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Practically anyone working in marketing research and data science has heard of cluster analysis, but there are many misunderstandings about what it is.
This is not surprising since cluster analysis originated outside the business world and is frequently applied in ways we may not be familiar with.
Cluster analysis is actually not just one thing and is an umbrella term for a very large family of methods which includes familiar approaches such as K-means and hierarchical agglomerative clustering (HAC).
For those of you interested in a detailed look at cluster analysis, below are some excellent if technical books on or related to cluster analysis:
- Cluster Analysis (Everitt et al.)
- Data Clustering (Aggarwal and Reddy)
- Handbook of Cluster Analysis (Hennig et al.)
- Applied Biclustering Methods (Kasim et al.)
- Finite Mixture and Markov Switching Models (Frühwirth-Schnatter)
- Latent Class and Latent Transition Analysis (Collins and Lanza)
- Advances in Latent Class Analysis (Hancock et al.)
- Market Segmentation (Wedel and Kamakura)
Another excellent and very recent book is Handbook of Mixture Analysis (Frühwirth-Schnatter et al.). The chapter on model-based clustering contributed by Bettina Grün of Johannes Kepler University in Austria provides a succinct and useful definition of cluster analysis, which I have reproduced below.
As Professor Grün stresses, cluster analysis is not something than can be done mechanically by the numbers, at least not competently.
Any copy/paste and editing errors are mine.
“Cluster analysis – also known as unsupervised learning – is used in multivariate statistics to uncover latent groups suspected in the data or to discover groups of homogeneous observations.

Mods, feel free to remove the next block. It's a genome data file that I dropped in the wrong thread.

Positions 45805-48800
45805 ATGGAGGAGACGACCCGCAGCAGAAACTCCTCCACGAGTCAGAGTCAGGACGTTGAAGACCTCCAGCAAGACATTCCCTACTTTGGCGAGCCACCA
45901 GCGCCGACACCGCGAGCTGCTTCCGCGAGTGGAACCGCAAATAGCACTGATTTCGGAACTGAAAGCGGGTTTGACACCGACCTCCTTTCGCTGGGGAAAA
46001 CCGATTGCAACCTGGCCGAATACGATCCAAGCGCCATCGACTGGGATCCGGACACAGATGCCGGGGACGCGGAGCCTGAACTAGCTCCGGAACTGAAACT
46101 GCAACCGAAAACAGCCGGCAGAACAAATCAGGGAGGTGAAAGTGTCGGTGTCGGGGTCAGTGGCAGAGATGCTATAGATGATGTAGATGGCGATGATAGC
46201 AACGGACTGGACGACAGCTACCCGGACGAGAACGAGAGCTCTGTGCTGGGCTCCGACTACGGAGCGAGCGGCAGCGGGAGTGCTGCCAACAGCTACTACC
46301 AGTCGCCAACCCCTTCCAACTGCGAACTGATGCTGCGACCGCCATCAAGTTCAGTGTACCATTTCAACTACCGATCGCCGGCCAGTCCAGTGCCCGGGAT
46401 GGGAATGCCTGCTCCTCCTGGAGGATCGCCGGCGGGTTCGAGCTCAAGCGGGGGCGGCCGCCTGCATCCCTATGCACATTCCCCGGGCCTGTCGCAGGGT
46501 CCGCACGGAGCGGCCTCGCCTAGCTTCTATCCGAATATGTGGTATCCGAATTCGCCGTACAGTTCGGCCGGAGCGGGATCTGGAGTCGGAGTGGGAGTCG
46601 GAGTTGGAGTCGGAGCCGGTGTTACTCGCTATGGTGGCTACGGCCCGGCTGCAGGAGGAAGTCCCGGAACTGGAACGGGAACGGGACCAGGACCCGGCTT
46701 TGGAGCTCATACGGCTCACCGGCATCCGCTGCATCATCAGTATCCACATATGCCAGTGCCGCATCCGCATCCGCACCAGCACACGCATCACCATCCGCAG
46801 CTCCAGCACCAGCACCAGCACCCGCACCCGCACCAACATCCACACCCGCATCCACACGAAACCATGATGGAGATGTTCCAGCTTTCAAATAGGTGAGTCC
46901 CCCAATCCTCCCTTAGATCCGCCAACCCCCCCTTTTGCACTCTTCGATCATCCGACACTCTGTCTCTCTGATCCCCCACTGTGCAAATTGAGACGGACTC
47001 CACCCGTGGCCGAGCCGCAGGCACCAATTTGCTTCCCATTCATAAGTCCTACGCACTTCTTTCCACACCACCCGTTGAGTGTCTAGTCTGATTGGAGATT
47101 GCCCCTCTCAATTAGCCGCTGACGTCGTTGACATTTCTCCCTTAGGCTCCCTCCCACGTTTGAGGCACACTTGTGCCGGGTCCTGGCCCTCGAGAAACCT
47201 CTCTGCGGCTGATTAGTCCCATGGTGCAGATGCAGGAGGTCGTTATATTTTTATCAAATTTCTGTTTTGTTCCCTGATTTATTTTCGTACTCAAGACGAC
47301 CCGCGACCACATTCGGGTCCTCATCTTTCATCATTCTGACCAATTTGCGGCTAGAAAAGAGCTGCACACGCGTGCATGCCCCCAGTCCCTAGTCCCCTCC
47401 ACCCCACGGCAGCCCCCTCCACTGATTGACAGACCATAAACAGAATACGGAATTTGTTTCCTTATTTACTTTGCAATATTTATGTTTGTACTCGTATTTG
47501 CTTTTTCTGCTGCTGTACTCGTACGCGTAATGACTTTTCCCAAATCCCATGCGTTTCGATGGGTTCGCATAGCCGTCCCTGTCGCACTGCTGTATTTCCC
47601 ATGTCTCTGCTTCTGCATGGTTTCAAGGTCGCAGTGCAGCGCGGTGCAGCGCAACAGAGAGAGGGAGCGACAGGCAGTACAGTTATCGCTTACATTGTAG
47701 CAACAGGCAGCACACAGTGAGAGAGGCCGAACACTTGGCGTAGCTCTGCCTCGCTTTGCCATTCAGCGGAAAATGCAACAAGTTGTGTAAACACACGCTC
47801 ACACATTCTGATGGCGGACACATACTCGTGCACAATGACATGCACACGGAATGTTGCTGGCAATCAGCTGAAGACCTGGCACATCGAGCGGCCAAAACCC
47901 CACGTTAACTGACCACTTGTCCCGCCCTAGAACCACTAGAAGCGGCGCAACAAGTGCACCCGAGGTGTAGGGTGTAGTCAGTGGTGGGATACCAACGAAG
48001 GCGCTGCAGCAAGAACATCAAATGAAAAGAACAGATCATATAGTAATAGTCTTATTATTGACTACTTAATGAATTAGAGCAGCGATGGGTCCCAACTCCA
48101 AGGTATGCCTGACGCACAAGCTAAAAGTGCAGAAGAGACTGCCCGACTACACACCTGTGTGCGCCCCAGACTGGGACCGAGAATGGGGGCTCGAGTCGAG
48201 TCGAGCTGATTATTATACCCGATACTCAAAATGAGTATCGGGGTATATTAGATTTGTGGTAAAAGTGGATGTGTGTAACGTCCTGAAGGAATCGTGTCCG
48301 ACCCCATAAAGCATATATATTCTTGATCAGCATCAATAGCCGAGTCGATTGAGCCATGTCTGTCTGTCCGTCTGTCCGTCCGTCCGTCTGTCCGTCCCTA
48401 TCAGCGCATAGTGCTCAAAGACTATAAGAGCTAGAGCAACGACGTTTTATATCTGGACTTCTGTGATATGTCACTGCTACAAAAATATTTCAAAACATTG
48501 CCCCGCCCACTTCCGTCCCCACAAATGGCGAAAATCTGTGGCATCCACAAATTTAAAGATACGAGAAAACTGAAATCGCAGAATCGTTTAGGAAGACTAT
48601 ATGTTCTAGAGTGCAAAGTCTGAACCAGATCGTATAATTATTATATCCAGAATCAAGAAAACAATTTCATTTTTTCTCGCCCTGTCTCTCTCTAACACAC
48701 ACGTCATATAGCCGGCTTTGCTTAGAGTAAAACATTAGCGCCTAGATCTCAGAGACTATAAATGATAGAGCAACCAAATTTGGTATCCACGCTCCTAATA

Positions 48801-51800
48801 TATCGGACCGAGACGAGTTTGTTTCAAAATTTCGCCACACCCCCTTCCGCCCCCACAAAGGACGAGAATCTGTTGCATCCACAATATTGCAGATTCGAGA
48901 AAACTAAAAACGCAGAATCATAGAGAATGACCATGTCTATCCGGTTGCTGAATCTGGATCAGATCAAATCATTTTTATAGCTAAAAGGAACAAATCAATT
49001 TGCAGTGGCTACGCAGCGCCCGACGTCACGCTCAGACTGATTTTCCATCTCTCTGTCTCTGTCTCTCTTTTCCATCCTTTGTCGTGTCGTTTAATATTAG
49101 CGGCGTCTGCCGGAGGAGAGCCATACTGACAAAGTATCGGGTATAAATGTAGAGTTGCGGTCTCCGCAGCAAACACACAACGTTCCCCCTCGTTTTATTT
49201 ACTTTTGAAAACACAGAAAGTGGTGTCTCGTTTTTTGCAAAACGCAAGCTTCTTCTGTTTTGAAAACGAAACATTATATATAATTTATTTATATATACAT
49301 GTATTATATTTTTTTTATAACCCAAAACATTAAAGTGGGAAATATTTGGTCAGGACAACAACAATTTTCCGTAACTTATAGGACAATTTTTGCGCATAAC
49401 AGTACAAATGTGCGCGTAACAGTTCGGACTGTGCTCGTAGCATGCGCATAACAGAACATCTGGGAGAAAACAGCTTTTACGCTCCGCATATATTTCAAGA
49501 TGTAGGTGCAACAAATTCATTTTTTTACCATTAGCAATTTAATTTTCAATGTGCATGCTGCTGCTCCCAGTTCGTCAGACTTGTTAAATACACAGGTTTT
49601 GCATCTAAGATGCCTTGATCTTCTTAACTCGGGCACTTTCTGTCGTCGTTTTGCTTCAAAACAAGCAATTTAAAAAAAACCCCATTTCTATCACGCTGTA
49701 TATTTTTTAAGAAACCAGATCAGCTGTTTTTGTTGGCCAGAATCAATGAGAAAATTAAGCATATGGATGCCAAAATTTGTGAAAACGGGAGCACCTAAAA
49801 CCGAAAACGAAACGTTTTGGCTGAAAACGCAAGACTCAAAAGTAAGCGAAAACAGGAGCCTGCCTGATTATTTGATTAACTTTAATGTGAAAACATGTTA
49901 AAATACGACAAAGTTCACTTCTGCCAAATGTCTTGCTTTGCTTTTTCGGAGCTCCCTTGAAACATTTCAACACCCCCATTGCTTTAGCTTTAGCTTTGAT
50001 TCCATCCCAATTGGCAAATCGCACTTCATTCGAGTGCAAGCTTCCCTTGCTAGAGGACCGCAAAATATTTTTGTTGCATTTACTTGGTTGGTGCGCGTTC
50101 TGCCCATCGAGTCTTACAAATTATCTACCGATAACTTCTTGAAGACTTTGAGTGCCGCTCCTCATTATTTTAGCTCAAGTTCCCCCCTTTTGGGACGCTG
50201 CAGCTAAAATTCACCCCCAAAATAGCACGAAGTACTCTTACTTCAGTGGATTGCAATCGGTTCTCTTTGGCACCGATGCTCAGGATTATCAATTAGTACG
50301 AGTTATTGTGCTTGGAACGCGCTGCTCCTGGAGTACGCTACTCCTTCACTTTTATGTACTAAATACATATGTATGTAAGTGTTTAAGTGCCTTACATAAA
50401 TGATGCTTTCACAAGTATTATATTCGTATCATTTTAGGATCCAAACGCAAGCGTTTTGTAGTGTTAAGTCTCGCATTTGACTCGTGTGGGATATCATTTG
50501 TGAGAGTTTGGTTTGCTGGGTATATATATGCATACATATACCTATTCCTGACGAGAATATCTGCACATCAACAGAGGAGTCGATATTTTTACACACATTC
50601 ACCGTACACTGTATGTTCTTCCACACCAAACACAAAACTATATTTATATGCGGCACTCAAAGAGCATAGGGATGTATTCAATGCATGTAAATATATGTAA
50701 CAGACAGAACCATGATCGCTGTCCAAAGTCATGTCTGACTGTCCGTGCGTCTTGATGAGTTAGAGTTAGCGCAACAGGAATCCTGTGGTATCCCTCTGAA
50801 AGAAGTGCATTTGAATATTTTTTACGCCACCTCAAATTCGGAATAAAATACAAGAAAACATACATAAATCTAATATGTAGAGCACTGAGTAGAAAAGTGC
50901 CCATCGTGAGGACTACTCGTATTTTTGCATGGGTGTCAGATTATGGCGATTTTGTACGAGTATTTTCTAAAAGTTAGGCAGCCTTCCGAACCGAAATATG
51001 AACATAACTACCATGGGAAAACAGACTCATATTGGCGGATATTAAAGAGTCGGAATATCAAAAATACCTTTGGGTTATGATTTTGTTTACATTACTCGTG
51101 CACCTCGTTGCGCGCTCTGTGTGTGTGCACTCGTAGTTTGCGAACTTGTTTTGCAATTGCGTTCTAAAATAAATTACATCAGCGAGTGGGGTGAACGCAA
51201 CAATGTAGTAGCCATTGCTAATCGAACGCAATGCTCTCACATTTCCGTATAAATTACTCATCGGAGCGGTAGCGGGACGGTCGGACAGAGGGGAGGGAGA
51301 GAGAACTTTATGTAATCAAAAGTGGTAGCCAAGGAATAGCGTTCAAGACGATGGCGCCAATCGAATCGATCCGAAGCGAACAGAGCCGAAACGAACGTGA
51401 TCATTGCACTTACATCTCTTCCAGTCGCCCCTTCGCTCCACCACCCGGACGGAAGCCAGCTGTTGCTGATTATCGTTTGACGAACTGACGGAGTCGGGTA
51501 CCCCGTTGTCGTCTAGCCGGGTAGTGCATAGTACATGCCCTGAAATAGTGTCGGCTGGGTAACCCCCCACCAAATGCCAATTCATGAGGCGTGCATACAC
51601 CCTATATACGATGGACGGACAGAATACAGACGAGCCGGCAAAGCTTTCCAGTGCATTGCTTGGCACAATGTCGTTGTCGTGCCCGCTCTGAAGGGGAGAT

The aim is thus often defined as partitioning the data such that the groups are as dissimilar as possible and that the observations within the same group are as similar as possible. The groups forming the partition are also referred to as clusters.
Cluster analysis can be used for different purposes. It can be employed (1) as an exploratory tool to detect structure in multivariate data sets such that the results allow the data to be summarized and represented in a simplified and shortened form, (2) to perform vector quantization and compress the data using suitable prototypes and prototype assignments and (3) to reveal a latent group structure which corresponds to unobserved heterogeneity. A standard statistical textbook on cluster analysis is, for example, Everitt et al. (2011).
Clustering is often referred to as an ill-posed problem which aims to reveal interesting structures in the data or to derive a useful grouping of the observations. However, specifying what is interesting or useful in a formal way is challenging.
This complicates the specification of suitable criteria for selecting a clustering method or a final clustering solution. Hennig (2015) also emphasizes this point. He argues that the definition of the true clusters depends on the context and on the aim of clustering.
Thus there does not exist a unique clustering solution given the data, but different aims of clustering imply different solutions, and analysts should in general be aware of the ambiguity inherent in cluster analysis and thus be transparent about their clustering aims when presenting the solutions obtained.
At the core of cluster analysis is the definition of what a cluster is. This can be achieved by defining the characteristics of the clusters which should emerge as output from the analysis. Often these characteristics can only be informally defined and are not directly useful for selecting a suitable clustering method.
In addition, some notion of the total number of clusters suspected or the expected size of clusters might be needed to characterize the cluster problem. Furthermore, domain knowledge is important for deciding on a suitable solution, in the sense that the derived partition consists of interpretable clusters that have practical relevance.
However, domain experts are often only able to assess the suitability of a solution once they are confronted with a grouping but are unable to provide clear characteristics of the desired clustering beforehand.”
Source: Bettina Grün, Johannes Kepler University, in Handbook of Mixture Analysis, CRC Press.
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